capability to learn about its subject, so it can go deeper. It can actually pivot on where
it's searching. If it finds a presence in Afghanistan, for example, well then that's a
potential risk in itself, but it can then go dig deeper on that.
And that level of deeper digging is something that a human really had to do before. This
is the exciting revolution that's occurring. Now we can bring back that data, it can be
unstructured, it can be structured, yet we can piece it together and provide some
structure that is then returned to SAP Ariba.
The great thing about the supply management risk platform or toolkit that's being
launched at SAP Ariba LIVE is that there’s another level of context on top of that. Ariba
understands the relationship between the supplier and the buyer, and that's an
important context to apply as well.
How you determine risk scores on top of all of that is very critical. You need to weed out
all of the noise, otherwise it would be a huge data science exercise and everyone would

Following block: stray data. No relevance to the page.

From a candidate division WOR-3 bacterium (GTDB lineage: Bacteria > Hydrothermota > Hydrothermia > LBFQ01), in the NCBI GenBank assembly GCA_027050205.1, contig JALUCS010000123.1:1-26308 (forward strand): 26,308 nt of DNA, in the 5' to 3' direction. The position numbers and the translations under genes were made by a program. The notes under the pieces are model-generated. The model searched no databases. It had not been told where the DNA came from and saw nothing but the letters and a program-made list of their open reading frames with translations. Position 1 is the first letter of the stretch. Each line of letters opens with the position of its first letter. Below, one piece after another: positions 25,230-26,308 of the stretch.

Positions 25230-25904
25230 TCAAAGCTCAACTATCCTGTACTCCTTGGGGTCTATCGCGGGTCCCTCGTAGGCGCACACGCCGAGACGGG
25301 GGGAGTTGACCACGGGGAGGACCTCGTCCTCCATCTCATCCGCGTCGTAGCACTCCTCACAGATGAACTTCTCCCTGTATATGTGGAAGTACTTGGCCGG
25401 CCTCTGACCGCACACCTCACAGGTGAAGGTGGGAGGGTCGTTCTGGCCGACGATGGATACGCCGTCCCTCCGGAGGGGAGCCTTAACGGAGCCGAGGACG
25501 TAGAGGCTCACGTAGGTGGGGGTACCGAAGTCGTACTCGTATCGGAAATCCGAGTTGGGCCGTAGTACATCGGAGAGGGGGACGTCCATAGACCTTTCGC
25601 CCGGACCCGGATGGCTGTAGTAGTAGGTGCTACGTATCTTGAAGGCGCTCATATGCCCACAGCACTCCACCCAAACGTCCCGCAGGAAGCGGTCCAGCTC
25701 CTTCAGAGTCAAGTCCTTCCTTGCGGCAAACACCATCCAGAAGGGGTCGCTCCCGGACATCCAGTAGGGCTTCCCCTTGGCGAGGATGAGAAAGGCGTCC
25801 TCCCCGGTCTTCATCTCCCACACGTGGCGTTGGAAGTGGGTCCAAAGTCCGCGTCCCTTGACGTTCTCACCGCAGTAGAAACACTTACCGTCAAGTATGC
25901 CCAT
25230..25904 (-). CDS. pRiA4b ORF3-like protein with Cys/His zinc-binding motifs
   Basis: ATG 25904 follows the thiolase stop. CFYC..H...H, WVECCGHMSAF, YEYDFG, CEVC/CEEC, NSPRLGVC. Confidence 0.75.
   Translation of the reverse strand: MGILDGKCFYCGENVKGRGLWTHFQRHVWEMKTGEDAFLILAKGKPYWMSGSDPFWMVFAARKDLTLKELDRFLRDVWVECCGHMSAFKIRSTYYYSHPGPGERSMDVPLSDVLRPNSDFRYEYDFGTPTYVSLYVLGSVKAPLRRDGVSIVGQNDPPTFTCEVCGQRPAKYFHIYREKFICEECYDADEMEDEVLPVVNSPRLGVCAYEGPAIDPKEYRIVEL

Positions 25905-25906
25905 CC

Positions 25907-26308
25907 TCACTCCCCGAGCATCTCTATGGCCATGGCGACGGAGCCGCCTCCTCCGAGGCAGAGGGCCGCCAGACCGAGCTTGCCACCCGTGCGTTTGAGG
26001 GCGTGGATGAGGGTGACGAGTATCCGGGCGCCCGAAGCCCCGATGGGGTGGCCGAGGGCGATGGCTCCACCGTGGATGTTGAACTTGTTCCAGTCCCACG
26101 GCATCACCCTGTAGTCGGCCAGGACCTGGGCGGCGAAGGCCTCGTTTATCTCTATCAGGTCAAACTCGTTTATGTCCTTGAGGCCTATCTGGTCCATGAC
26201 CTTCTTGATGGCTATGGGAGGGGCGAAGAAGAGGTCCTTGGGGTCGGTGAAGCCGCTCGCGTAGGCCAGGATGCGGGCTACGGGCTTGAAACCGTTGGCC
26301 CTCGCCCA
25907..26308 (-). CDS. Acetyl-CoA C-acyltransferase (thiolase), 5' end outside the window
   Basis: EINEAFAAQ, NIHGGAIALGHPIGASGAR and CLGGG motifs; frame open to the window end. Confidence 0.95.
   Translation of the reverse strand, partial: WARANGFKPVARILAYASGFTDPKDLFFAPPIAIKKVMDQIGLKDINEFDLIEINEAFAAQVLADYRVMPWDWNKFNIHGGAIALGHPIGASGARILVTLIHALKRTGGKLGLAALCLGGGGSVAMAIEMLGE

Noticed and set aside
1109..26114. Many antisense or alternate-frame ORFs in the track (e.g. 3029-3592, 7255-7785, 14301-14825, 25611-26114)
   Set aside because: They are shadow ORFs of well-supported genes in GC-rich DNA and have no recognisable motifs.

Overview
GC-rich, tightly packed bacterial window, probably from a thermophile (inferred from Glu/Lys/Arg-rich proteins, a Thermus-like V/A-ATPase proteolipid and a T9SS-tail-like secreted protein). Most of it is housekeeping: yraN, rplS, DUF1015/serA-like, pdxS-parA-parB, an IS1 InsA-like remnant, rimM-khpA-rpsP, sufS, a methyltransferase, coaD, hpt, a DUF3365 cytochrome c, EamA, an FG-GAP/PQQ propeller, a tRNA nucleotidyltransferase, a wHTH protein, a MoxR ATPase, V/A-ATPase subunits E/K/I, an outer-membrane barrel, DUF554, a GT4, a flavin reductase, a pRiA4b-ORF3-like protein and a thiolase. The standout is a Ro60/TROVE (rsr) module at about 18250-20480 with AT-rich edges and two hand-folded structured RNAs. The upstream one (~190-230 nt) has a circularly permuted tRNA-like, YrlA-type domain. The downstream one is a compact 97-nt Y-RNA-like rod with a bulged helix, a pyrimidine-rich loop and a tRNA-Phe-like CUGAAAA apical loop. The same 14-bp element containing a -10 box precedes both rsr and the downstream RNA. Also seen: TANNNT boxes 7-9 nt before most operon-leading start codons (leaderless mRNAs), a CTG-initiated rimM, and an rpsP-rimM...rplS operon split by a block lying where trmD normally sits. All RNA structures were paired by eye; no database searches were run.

be spinning his or her wheels.
This is now a huge opportunity for clients like James to truly get some low-hanging fruit
value, where previously it would have been literally a witch-hunt or a huge mining
expedition. We are now able to achieve this higher level of value.
Gardner: James, Dan just described what others are calling investigative cognitive
computing brought to bear on this supply chain risk problem. As someone who is in the
business of trying to get the best tools for their organization, where do you come down
on this? How important is this to you?
Johnson: It's very important. I have done the kinds of investigations that he is talking
about. For example, if I am looking at a vendor in a high-risk country, particularly a small
vendor that doesn't have an international presence that is problematic for most supplier
investigations. What do I do? I will go and do some of the investigation that Dan is
Now I'm usually sitting at my desk in Chicago. I'm not going out in the world. So there is
a heightened level of due-diligence that I suspect neither of us are really talking about
here. With that limitation, you want to look up not only the people, you want to look up
all their connections. You might have had a due-diligence form completed, but that's an
interested party giving you information, what do you do with it?